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Victoria College finalist for higher education award

By Victoria Advocate
Nov. 12, 2011 at 5:12 a.m.


Victoria College was named a finalist for the 2011 Star Award from the Texas Higher Education Coordinating Board.

The award will recognize the college for its TRiO Student Support Services Program and specifically, the KEY Center.

Eleven finalists, including VC, will be recognized during the Texas Higher Education Leadership Conference this month in Austin.

Victoria College President Tom Butler and members of VC's Board of Trustees' executive board will attend the conference.

VC's TRiO Student Support Services Program, which includes the KEY Center, is fully funded by the U.S. Department of Education to promote participation and success at the college level for students from underrepresented and/or disadvantaged groups. This program helps increase the retention, graduation, and transfer rates of 160 eligible students annually.

These support services apply to all students who attend VC and focus on the expansion and improvement of services that make getting a college education more accessible.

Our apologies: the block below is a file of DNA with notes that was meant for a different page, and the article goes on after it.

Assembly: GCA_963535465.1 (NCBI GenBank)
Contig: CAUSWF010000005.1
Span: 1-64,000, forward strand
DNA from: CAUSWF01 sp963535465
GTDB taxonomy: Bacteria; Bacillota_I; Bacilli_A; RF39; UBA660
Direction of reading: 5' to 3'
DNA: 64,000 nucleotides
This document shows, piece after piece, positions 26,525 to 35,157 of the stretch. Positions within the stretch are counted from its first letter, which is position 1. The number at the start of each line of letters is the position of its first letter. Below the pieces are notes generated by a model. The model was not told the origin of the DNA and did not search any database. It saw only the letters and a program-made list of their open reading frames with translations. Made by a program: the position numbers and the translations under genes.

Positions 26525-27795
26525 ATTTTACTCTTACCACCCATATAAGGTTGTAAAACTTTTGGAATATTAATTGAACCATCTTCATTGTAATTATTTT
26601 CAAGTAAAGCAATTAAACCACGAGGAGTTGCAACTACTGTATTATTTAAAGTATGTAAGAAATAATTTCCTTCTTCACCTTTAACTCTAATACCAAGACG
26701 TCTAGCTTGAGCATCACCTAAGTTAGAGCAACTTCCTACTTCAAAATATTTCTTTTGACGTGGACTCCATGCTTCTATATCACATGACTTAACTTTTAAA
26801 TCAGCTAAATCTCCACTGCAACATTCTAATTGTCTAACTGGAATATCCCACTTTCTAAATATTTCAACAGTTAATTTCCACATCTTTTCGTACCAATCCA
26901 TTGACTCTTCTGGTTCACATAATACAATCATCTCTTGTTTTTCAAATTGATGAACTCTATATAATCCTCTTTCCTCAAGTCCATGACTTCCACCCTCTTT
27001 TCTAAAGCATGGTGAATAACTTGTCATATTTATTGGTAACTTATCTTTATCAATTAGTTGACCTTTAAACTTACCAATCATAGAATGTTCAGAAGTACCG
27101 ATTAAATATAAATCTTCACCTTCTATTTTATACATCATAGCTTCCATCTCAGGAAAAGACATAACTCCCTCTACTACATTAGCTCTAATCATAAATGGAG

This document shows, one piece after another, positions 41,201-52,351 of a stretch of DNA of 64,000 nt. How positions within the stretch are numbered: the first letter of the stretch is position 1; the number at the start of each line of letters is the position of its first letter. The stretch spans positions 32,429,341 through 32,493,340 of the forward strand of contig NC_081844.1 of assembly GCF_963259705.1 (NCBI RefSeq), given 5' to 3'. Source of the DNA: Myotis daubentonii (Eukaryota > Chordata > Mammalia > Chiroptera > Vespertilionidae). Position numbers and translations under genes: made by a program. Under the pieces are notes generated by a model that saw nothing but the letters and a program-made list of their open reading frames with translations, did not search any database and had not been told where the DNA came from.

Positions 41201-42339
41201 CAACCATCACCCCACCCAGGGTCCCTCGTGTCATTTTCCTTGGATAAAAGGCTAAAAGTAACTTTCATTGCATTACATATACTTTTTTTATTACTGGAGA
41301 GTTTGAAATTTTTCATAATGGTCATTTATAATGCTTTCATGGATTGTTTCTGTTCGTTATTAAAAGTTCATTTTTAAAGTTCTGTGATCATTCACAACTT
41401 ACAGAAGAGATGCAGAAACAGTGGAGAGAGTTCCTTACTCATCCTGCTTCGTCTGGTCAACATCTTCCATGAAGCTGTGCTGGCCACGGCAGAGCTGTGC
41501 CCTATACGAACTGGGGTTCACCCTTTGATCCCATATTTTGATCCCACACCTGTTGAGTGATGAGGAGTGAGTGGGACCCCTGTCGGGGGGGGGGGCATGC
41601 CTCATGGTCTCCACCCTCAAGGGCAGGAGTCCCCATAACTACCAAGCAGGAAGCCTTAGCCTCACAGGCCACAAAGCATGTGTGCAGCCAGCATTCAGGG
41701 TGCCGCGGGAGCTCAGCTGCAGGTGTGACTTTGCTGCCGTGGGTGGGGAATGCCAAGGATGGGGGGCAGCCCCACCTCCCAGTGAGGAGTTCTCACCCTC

Additionally, the KEY Center offers support to low-income, first-generation, or disabled people to help ensure completion of their college education.

"These students historically face obstacles such as economic hardship and challenges with balancing the obligations of work, school and family," said KEY Center director Renee Deaver. "In addition to providing vital scholarships to these students, the KEY Center supports them with services such as laptop loans, group therapy sessions, success workshops and access to community resources."

Students who are members of the KEY Center remain members until they graduate, Deaver said. "We provide stability and support from start to finish and this has proven to make a tremendous difference in graduation rates for students who face these challenges."

According to program data, expectations set for VC's student support services are consistently exceeded by members of the KEY Center. These successful graduates are largely minorities, with 49 percent Hispanic and almost 11 percent black.

"As a community college, it is our duty to provide educational services that meet the unique needs of this community," Butler said. "I see VC's selection as a finalist for this award as a good indicator that we're fulfilling those needs and making sure our students are successful."

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